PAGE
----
Meanwhile, my new acquaintance, a student from the Aberystwyth University, told me that locals do surfing in the bay all year round. However, by doing this they have never met mermaids or sirens. Well, you do not need to surf and even dive to get to know these magical creatures. Just go to the Ceredigion Museum near the Prom and you will know much not only about them but also about many other spirits of the town.
Situated in the former building of the Edwardian Coliseum Theatre, the Ceredigion Museum provides its visitors with an opportunity to dive into the past of the local area. The Welsh folk costume and tall black hats from the 19th century evoking associations with witches, vintage figures of a little Welsh lady from the 1950s, dolls and toys with scary eyes from the 1960s, longcase clocks manufactured in the 18th century, spinning wheels and sewing machines, harps and fishing hooks, paintings of sailing boats and hunting. All these items telling vividly about the folk culture of Ceredigion can be found in the museum.
After exploring the North beach, go to the South one that is less busy and quieter but offers no less fascinating panoramic views of Cardigan Bay and the coastline. On your way, you will find the ruins of Aberystwyth Castle. Edward I, King of England, built the Castle as a fortress in the 13th century to repel the Welsh attacks. However, Oliver Cromwell ruined it later in the mid 17th century. The World War I Monument is situated right there.
If you go along the South beach, you will come across the Bookshop by the Sea with a cosy atmosphere, a small café and a nice view of the harbour. The Bookshop holds cultural events, such as harp concerts, poetry readings, writing workshops and book presentations. One morning, I spent some time there drinking coffee and reading old magazines from the 1950s with folk music.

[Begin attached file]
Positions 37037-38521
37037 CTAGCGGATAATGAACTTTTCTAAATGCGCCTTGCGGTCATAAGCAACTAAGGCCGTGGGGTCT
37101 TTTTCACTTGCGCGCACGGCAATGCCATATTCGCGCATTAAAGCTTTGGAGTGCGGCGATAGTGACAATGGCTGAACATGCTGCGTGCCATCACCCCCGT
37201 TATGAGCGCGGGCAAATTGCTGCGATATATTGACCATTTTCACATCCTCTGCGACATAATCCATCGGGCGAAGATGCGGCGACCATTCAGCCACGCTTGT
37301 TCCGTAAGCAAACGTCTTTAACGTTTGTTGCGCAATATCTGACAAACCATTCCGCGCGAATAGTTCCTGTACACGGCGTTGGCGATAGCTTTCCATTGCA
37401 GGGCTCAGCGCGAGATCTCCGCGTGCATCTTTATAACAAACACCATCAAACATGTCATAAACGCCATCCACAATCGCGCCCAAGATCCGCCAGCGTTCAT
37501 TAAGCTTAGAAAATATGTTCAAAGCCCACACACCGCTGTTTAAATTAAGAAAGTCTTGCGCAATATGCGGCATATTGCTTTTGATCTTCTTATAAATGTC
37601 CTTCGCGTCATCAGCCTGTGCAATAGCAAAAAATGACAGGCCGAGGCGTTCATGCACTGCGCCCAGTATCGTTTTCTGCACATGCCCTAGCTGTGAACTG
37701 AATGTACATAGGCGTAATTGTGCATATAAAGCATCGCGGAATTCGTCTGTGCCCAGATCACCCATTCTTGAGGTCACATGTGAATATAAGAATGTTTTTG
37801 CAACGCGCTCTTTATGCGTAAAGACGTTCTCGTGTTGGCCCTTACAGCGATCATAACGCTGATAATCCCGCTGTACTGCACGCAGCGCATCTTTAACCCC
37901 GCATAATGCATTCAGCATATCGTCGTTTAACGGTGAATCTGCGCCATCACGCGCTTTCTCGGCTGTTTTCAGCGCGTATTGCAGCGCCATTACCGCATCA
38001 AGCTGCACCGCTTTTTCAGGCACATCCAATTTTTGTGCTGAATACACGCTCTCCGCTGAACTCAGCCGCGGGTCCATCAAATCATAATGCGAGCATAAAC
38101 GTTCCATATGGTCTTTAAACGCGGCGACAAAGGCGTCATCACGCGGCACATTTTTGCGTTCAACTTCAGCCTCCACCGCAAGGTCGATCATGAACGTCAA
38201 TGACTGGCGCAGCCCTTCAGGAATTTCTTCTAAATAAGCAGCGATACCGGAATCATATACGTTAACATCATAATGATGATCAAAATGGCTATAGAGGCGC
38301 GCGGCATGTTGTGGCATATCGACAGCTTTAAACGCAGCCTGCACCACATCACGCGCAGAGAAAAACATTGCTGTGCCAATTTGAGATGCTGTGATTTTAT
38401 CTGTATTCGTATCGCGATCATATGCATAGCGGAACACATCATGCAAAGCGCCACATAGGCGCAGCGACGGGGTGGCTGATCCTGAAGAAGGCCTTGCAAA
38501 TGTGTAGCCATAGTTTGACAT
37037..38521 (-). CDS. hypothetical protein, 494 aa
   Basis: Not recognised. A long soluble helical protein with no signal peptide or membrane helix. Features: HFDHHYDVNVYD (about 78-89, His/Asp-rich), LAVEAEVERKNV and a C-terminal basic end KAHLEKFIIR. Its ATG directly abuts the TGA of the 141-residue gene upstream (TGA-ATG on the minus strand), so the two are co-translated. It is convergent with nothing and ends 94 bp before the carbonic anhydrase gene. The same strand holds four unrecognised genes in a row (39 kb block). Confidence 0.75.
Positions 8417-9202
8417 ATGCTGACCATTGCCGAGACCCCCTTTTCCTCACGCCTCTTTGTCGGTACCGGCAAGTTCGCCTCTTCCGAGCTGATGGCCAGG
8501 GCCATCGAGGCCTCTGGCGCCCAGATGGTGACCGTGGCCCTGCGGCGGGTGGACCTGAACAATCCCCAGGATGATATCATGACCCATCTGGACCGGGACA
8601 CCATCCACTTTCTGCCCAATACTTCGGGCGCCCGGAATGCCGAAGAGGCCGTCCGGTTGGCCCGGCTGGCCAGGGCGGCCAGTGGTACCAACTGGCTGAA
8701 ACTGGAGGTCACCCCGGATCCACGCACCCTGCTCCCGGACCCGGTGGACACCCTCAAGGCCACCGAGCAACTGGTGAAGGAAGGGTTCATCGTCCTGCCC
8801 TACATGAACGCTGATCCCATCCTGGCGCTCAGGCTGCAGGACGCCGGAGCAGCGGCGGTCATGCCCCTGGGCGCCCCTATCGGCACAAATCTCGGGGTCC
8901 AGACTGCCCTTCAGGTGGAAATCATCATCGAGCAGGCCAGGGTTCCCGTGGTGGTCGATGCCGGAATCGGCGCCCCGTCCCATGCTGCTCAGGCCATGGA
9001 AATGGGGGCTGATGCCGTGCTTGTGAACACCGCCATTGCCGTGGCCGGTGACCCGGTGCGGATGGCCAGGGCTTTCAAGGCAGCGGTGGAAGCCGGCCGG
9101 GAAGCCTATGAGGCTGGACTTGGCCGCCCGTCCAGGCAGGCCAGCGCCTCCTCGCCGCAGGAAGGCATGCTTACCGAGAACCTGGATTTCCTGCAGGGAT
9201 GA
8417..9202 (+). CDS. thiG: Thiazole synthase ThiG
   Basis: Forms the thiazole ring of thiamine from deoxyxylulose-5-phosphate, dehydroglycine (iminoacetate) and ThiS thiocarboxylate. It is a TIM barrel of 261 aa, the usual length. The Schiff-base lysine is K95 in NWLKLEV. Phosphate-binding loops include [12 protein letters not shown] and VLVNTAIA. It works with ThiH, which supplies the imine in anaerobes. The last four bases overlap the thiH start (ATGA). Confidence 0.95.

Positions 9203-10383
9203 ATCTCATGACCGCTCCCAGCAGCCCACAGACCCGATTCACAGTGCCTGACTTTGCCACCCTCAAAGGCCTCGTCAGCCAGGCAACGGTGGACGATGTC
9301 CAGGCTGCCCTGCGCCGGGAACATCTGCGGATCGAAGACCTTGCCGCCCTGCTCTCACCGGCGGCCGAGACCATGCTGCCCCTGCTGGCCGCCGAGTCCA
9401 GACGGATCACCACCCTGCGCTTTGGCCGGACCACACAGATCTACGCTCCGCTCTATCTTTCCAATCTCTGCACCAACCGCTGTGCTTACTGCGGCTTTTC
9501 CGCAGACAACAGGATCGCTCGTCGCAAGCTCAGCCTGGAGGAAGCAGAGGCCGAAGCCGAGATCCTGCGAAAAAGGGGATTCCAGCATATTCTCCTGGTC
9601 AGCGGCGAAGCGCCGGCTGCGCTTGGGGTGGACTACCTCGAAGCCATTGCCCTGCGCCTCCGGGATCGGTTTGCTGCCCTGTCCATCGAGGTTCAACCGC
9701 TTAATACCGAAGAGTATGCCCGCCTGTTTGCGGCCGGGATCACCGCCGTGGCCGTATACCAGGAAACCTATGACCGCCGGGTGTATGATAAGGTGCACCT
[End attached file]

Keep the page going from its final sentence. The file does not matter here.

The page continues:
As far as I was curious about folk culture, I asked a shop assistant to recommend me something to read about it. The smiling young lady showed me the bookshelf with reads from local writers and suggested choosing what I like.
My hand reached for Gods and Goddess of Wales by Halo Quin, a writer and a ‘practising witch, living in the heart of Wales’, as she introduces herself on the back cover. Quin’s book tells not only about the Mabinogion, the ancient collection of Welsh myths and legends, but can also be used as practical guidance to Welsh deities. For example, from this book, you will learn how to create an altar for Rhiannon, the deity of love, and make offerings for her.
In our conversation with the shop assistant, I tried to practice some phrases in Welsh that I learnt during my adventure, like ‘bore da’ (English ‘good morning’) and ‘diolch’ (English ‘thank you’). When I was about to leave that lovely spot, the older Welsh lady who just came into the shop told me something in the Welsh language that was hard to translate into English, as she said, but that was close to the meaning of ‘God bless you!’ With this in mind, I went to Aberystwyth cemetery because I thought it was part of its cultural landscape and environment.